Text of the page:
How to Write a Logline

‘Tis the holiday season, which means you will probably find yourself at lots of social functions making small talk. This will inevitably lead to someone asking what your book is about. And you’ll hesitate, wondering how to sum up the intricate plot, the fantastical world, and the character’s monumental journey in less than an hour, because you know that curious stranger doesn’t want the whole story. They just want a logline, one sentence that describes your novel, like if they were skimming the movie listings. This is a daunting request. After all, a novel is hundreds of pages long. How can that be condensed down to one line? Well, lucky for you guys, I’ve got the answer!

Logline post

This is a simple equation to get all the pertinent story information into one sentence.

  1. PROTAGONIST. Describe the hero in a couple words, not using his/her name, unless the name is descriptive. One word should describe who the protagonist is, and the other word should define the protagonist’s flaw. Why? Because flawed characters are inherently more interesting, and if your character doesn’t have a flaw, they have nowhere to grow. Examples: uptight executive, repressed nerd, rebellious angel.

  2. GOAL. What is the protagonist’s goal? This seems like an easy thing to define, after all, every character wants something, but it’s a common mistake for writers to confuse “goal” with “desire”. Desire is feeling; goal is action. So it’s not just what the protagonist wants, but what they are doing to get what they want. Also note, sometimes the protagonist’s goal comes before the problem; sometimes the problem creates the goal. So the order of the equation can be changed.

  3. PROBLEM. This is what is preventing the protagonist from achieving their goal. Sometimes the problem is a person (ANTAGONIST); sometimes it’s a situation.

Put these elements together and you get loglines like these (examples from

  • Charlotte’s Web is about a kindly spider who helps a lone pig (PROTAGONIST) from being sent to the slaughter (PROBLEM) by turning him into a celebrity (GOAL).

  • Erin Brockovich is about a single mom from the wrong-side-of-the-tracks (PROTAGONIST) who stumbles upon an environmental cover-up by a public utility (PROBLEM) and sets out to hold them accountable (GOAL).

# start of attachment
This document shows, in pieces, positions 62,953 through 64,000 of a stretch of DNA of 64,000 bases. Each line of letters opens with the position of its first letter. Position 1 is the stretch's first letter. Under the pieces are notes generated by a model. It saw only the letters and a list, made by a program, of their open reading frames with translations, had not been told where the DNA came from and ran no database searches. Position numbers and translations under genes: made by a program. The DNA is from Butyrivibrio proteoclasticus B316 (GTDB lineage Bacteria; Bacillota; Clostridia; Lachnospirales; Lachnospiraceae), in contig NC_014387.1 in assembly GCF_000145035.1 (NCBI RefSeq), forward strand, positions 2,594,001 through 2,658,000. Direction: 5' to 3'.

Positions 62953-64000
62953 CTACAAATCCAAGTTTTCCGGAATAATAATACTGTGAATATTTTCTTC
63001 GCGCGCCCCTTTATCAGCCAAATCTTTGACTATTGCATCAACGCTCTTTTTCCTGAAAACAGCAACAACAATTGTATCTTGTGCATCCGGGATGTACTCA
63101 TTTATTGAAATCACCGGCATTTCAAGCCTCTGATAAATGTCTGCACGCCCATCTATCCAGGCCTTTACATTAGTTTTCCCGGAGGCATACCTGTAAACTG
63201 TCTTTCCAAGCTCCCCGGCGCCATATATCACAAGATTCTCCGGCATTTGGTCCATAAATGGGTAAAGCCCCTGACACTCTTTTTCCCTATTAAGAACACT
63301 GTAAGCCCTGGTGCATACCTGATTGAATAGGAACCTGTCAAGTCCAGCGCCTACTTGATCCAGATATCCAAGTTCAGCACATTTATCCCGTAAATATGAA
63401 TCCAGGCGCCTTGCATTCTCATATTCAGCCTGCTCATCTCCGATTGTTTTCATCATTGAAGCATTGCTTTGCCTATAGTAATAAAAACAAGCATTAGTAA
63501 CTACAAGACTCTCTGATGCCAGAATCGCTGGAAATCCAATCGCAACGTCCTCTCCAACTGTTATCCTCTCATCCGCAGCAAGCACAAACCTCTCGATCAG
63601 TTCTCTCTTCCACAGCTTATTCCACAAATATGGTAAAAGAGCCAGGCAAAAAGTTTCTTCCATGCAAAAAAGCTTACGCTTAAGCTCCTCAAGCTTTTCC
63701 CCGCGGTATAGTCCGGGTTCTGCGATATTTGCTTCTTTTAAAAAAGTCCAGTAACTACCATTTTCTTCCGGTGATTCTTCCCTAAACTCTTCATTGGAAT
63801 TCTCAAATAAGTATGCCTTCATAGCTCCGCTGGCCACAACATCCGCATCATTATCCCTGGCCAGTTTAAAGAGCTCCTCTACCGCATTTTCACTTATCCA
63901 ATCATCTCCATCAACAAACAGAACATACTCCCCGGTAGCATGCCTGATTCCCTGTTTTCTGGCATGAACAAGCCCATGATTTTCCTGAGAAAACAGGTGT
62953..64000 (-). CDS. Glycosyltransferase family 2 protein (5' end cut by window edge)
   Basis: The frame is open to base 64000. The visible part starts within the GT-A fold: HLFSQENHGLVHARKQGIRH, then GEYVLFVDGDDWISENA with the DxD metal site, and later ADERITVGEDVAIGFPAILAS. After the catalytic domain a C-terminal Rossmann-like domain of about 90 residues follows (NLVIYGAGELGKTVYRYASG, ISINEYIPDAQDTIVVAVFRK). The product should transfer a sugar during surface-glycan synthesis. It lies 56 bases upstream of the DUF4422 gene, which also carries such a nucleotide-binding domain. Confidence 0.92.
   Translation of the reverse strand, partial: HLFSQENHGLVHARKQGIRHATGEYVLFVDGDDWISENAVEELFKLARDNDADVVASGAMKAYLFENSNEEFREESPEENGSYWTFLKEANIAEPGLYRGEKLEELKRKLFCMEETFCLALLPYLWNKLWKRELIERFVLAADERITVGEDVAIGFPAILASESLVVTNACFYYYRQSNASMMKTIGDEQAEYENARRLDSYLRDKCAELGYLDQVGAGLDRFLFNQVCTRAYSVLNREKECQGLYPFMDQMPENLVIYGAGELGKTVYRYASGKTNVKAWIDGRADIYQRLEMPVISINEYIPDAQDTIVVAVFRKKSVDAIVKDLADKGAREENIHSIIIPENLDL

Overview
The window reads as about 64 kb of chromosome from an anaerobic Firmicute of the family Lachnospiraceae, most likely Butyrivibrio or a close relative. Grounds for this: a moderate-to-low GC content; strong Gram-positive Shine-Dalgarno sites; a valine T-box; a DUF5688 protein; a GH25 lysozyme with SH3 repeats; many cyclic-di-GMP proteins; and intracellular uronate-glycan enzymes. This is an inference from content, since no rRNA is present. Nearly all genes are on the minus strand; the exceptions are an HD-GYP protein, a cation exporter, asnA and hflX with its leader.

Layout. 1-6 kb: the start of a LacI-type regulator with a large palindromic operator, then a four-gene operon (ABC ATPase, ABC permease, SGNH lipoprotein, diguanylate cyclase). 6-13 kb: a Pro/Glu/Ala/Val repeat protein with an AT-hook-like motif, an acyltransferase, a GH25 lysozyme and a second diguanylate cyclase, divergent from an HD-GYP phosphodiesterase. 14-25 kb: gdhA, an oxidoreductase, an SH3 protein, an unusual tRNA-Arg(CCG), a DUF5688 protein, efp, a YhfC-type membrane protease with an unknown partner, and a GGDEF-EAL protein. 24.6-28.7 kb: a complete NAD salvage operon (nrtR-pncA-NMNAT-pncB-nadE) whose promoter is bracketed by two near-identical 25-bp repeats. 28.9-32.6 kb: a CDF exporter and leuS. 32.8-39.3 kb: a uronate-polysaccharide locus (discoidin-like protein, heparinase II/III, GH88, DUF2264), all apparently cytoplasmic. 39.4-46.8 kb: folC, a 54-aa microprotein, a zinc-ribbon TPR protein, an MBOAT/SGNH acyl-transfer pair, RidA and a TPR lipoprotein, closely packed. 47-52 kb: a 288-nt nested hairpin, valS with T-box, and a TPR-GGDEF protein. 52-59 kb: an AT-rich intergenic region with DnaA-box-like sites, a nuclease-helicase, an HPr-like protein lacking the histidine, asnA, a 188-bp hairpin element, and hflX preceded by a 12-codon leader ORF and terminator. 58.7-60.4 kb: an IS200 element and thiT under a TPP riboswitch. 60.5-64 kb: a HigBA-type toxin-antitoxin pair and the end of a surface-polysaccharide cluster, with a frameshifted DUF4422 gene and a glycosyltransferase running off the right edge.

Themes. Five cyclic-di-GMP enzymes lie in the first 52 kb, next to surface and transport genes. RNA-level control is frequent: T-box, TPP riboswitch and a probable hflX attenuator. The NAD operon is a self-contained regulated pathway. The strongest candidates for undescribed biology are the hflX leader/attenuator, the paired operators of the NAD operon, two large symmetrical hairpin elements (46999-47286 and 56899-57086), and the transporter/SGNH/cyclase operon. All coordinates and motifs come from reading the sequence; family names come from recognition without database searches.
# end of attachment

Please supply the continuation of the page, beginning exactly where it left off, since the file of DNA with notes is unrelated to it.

• Frost/Nixon is about an intrepid British talk-show host (PROTAGONIST) who struggles to get a tell-all interview (GOAL) with recently disgraced American President Richard M. Nixon (PROBLEM/ANTAGONIST).

  • Laws of Attraction is about two competing divorce attorneys (PROTAGONISTS) who make their big case (GOAL) more difficult by falling in love with each other (PROBLEM).

  • Memento is about an insurance investigator (PROTAGONIST) suffering from a disorder that erases all short-term memory (PROBLEM) while trying to find his wife’s killer (GOAL).

If you check out the other loglines on the Script Lab website you’ll notice not all state the problem and goal, but most of them do. This equation is simply a guideline to help you construct a logline. If the snappy sentence you create to hook people into your story doesn’t follow it to the letter, that’s okay, but using this equation is still a good exercise to clarify the basics of your story.

I put myself through this exercise just this week, and realized the story I’d been working on wasn’t clicking because my character’s goal and problem didn’t connect (in other words, the main problem did not directly affect my hero’s goal). And I noticed that because I tried to write a logline using the equation. Good thing I figured this out before all the parties!

For more information about loglines, especially the difference between a logline and a tagline, read this.

Now that you have a handy little logline, go mingle! Happy Holidays!

Next Up from Heather… what book jackets can teach about a story’s “hook”.


Author: Heather Jackson

Heather is a cartoon screenwriter, YA novelist, small town fugitive, and late-blooming gymnast. For more, visit her website at or follow her on Twitter @HeatherJacksonW

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